Different but Equal: Communication between the Sexes

By Kay E. Payne | Go to book overview

Introduction

ORIENTATION OF THE BOOK

Different but Equal: Communication between the Sexes really began when I started my studies as a doctoral student at Vanderbilt University, in Nashville, Tennessee. For my doctoral dissertation I needed to write about something for which I felt passion. Without passion I knew I would never complete the project. I decided to write about the role of the corporate wife in America. I played the role of corporate wife, married to a man who had assumed an important position for both the corporation and the family, while I also worked part time and took care of our three children. In my role as corporate wife I had struggled with a number of issues that had tormented me from the beginning of our marriage. I found all of my answers in “faith” issues, but I still wanted to understand and describe the secular perspective of my anxieties. What I discovered, simply put, astonished me! The doctoral dissertation was only the beginning of a life-changing adventure mirroring and encompassing the unique struggles of a whole society coming to terms with social change. The social change was reflected in confusion about restructuring role relationships, the retraining of people who wanted to have an active role in work and play, struggle with power issues between those who had and those who wanted to have, and shifting cultural symbols exemplified in the stories, myths, humor, play, ceremonies, and heroes of American society. This book reflects and describes the communication issues associated with that social change.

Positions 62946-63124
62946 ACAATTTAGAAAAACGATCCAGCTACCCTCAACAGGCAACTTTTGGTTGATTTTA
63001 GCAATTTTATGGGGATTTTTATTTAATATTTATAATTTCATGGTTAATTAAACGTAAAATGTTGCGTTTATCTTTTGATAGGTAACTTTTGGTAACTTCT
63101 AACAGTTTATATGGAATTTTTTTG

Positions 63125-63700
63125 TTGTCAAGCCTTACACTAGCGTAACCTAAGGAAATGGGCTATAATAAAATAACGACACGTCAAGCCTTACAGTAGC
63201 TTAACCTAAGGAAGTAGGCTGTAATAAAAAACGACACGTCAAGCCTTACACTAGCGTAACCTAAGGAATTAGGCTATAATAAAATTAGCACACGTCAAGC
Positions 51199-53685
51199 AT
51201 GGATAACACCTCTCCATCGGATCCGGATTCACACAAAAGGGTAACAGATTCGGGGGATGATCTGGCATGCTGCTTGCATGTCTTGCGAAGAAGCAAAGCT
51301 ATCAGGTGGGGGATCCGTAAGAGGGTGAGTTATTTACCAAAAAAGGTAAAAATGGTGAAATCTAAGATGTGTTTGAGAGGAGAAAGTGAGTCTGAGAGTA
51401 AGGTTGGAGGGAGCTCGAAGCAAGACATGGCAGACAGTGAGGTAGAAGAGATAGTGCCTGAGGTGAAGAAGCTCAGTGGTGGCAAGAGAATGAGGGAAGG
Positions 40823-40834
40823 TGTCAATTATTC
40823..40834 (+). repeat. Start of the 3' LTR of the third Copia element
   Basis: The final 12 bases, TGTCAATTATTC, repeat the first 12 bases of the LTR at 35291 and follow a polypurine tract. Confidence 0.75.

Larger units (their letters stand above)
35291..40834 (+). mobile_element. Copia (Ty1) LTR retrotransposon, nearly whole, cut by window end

The book intends to incorporate the communication issues inherent in

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